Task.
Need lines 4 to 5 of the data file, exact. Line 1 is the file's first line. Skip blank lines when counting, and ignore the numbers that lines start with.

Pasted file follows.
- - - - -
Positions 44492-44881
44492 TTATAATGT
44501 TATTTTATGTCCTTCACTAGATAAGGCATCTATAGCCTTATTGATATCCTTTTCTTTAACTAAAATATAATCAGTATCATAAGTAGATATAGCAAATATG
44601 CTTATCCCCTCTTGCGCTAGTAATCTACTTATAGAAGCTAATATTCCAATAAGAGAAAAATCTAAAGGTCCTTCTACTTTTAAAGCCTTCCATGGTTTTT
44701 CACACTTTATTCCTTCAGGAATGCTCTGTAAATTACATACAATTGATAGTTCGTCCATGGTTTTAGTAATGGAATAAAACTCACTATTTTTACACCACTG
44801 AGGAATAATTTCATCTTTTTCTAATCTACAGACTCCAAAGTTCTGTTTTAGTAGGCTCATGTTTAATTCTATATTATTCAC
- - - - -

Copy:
44601 CTTATCCCCTCTTGCGCTAGTAATCTACTTATAGAAGCTAATATTCCAATAAGAGAAAAATCTAAAGGTCCTTCTACTTTTAAAGCCTTCCATGGTTTTT
44701 CACACTTTATTCCTTCAGGAATGCTCTGTAAATTACATACAATTGATAGTTCGTCCATGGTTTTAGTAATGGAATAAAACTCACTATTTTTACACCACTG